In yet another assault on the pocketbooks of visitors to Las Vegas, hotel resort fees continue to rise, with no end in sight.
Last month, MGM Resorts raised resort fees at five of its properties:
- Aria, from $32 to $35 per night
- Bellagio, from $32 to $35 per night
- Circus Circus, from $21 to $24 per night
- Luxor, from $26 to $29 per night
- Vdara, from $32 to $35 per night
Those increases, which average out at around 10 percent, follow similar hikes at five Caesars hotels earlier this year: Caesars Palace, Nobu, The Cromwell, Paris, and Planet Hollywood.
It’s worth mentioning that resort fees are subject to the same 12 percent tax as base room rates. And beginning in 2017, that tax rate will increase to 13.35 percent, so travelers will be paying as much as $39.67 extra, per night, for … what, exactly?
Resort Fees Are a Rip-off
Price increases are always a negative for consumers. Price increases for something which is arguably a rip-off to begin with are unconscionable at best.
As I’ve argued many times, mandatory resort fees are a gouge and a misrepresentation, a fundamentally dishonest way to keep published prices low while forcing consumers to pay higher rates. They should either be outlawed altogether, or, what amounts to the same thing, folded into the published room rate.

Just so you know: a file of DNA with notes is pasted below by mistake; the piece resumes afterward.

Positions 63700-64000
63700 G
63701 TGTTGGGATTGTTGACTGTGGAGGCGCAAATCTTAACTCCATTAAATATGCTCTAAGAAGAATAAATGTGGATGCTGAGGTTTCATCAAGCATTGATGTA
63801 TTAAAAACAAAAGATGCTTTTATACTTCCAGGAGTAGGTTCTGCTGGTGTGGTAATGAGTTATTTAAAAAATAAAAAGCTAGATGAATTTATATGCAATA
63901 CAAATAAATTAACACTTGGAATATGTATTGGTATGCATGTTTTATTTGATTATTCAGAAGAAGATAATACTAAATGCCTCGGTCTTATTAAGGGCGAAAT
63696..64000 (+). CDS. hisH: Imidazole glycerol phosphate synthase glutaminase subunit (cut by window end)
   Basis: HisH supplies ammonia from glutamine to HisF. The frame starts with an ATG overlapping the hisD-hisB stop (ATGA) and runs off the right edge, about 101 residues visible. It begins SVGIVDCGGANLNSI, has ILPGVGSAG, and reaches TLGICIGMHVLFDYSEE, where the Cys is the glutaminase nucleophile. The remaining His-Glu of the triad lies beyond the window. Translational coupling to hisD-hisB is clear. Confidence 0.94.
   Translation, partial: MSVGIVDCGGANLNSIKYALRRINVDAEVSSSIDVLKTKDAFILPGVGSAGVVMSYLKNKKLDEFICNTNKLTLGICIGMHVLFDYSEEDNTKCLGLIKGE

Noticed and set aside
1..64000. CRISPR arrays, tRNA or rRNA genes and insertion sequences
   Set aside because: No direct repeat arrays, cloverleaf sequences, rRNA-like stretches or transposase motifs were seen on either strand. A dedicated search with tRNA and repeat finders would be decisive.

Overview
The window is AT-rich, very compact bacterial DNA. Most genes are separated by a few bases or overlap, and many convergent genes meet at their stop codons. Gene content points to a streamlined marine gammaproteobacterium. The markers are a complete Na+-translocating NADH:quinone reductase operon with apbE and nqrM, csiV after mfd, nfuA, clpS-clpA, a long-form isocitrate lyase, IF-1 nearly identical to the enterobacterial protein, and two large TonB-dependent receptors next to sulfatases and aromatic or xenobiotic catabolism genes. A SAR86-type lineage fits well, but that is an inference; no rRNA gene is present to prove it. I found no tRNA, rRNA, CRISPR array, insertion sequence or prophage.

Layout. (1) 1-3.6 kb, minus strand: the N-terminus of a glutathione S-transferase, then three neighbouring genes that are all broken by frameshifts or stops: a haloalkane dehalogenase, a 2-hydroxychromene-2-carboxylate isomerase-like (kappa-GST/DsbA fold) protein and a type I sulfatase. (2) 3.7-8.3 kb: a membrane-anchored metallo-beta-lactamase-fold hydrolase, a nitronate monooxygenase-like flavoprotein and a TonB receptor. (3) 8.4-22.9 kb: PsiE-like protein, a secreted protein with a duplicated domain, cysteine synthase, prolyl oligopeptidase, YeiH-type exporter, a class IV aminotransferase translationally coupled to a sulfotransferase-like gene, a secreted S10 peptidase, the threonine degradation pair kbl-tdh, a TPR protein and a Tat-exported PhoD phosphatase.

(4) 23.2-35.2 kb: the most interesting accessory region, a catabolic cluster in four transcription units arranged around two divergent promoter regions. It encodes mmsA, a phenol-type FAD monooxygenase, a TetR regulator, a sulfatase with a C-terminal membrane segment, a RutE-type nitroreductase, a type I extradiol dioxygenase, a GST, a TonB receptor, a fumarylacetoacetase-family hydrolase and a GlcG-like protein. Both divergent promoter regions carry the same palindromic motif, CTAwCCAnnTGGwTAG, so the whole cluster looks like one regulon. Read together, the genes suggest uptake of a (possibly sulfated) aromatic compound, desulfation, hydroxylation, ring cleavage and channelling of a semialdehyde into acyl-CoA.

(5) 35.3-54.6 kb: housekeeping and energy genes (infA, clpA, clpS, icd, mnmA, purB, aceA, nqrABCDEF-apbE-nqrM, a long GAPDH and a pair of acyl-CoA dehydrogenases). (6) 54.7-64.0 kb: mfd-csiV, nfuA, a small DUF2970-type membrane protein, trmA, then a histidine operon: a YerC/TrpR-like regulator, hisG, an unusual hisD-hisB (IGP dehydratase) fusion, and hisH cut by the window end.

With a president-elect who is an avowed free marketer with an enormous financial stake in the hotel industry, there’s unlikely to be any government pressure to do away with resort fees for at least the next four years.
As an investor, I’m bullish on hotel stocks. As a traveler, though, I’m less inclined than ever to spend my money on stays at hotels, at least at those hotels that charge resort fees.
Reader Reality Check
How do you feel about paying as much as $40 extra a night for amenities you might never use, and which should be included in the base rate anyway?
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After 20 years working in the travel industry, and 15 years writing about it, Tim Winship knows a thing or two about travel. Follow him on Twitter @twinship.